The Uhuru Movement salutes long-time supporter and good friend Ted Vincent, 73, who died in Oakland, CA on June 14, 2009. Called by some “the last of the white black nationalists,” Ted always stayed true to his commitment to justice for African people.
Ted was the author of Black Power and the Garvey Movement, published in its second printing by the African People’s Socialist Party’s Nzinga Publishing House in 1988.
As a historian and author, Ted shared a wealth of information about the early 20th century black power movement led by Marcus Garvey—the movement that was a precursor of the Uhuru Movement today.
In the foreword to the edition of Black Power and the Garvey Movement published by the Party Chairman Omali Yeshitela wrote about Ted:
“What is…obvious is that Vincent intended the book as his own intervention in the struggle against white left opportunism toward the U.S. front of the African Liberation Movement by offering up the objective and historical basis for the Garvey Movement. It is here that we find the significance of Vincent’s book, and for this we are grateful.”
As a white man dedicated to social justice for African people and an enthusiastic supporter of Chairman Omali Yeshitela and the Uhuru Movement, Ted spoke at Uhuru Bakery and at the Oakland Uhuru House several times in the late 1980s and early 90s.
In 1964, early in his teaching career, Ted taught at Oakland’s Merritt College where one of his students was the young Huey P. Newton who later founded the Black Panther Party. It was the influence of Newton and the Black Power Movement of the 1960s that led Ted to his lifelong dedication to help bring to light the truth about African people and to help forward the movement for African Liberation.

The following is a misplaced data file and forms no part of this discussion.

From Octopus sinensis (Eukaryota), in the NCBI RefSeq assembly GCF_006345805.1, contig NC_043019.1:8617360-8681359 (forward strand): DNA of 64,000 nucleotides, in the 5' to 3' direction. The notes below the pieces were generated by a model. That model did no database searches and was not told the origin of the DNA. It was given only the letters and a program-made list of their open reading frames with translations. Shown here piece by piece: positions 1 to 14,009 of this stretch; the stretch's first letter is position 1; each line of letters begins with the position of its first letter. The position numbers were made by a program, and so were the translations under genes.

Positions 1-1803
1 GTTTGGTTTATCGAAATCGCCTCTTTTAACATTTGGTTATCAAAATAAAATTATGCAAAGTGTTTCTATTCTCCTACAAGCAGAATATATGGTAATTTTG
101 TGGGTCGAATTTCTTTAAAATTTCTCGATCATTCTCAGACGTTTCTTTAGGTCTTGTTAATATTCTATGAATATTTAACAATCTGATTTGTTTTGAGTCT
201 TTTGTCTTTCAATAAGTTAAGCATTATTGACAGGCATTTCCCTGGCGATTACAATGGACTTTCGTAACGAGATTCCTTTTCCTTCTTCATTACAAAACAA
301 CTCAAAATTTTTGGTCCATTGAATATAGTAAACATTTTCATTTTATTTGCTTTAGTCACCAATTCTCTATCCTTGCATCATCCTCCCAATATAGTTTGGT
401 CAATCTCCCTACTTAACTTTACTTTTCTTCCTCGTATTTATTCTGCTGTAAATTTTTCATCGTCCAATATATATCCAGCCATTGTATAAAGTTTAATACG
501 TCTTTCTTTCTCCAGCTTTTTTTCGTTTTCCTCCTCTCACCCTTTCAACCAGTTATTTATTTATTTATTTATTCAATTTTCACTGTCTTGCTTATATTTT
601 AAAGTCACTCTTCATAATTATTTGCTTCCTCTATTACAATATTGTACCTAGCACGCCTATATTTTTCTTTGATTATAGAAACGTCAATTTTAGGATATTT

A tribute to Ted written by his son Rickey Vincent, a Bay Area radio personality and Funk music historian, summed up Ted’s work in these words:
“There is his massive track record of writings, in essays and books, ranging from comparisons of slave overseers to modern cops, to pioneering research on the runaway slave Yanga, an African prince that founded a city of his own in southern Mexico in the 1600s which survives to this day.
“Ted uncovered the writings of Malcolm X’s mother, Louise Little, which she contributed to the Marcus Garvey paper, The Negro World. Historians now agree that both of Malcolm’s parents were Garveyites, not only Malcolm’s father, which was implied in Malcolm’s autobiography.”
In addition to writing Black Power and the Garvey Movement, Ted Vincent edited Voices of a Black Nation: Political Journalism in the Harlem Renaissance, published by Ramparts Press in 1991.
He wrote Keep Cool: The Black Activists Who Built the Age of Jazz in 1995, and The Legacy of Vicente Guererro, Mexico’s First Black Indian President in 2003, parts of which were published in The Burning Spear. In addition Ted wrote dozens of articles that appeared in various publications.
An avid runner, Ted competed in marathons, and for many years was often seen doing laps at Oakland’s popular running spot, Lake Merritt.
It is with great sadness that we note the passing of our dear friend Ted Vincent and we acknowledge his lifelong work to bring the truth about the history and struggles of African people to the world.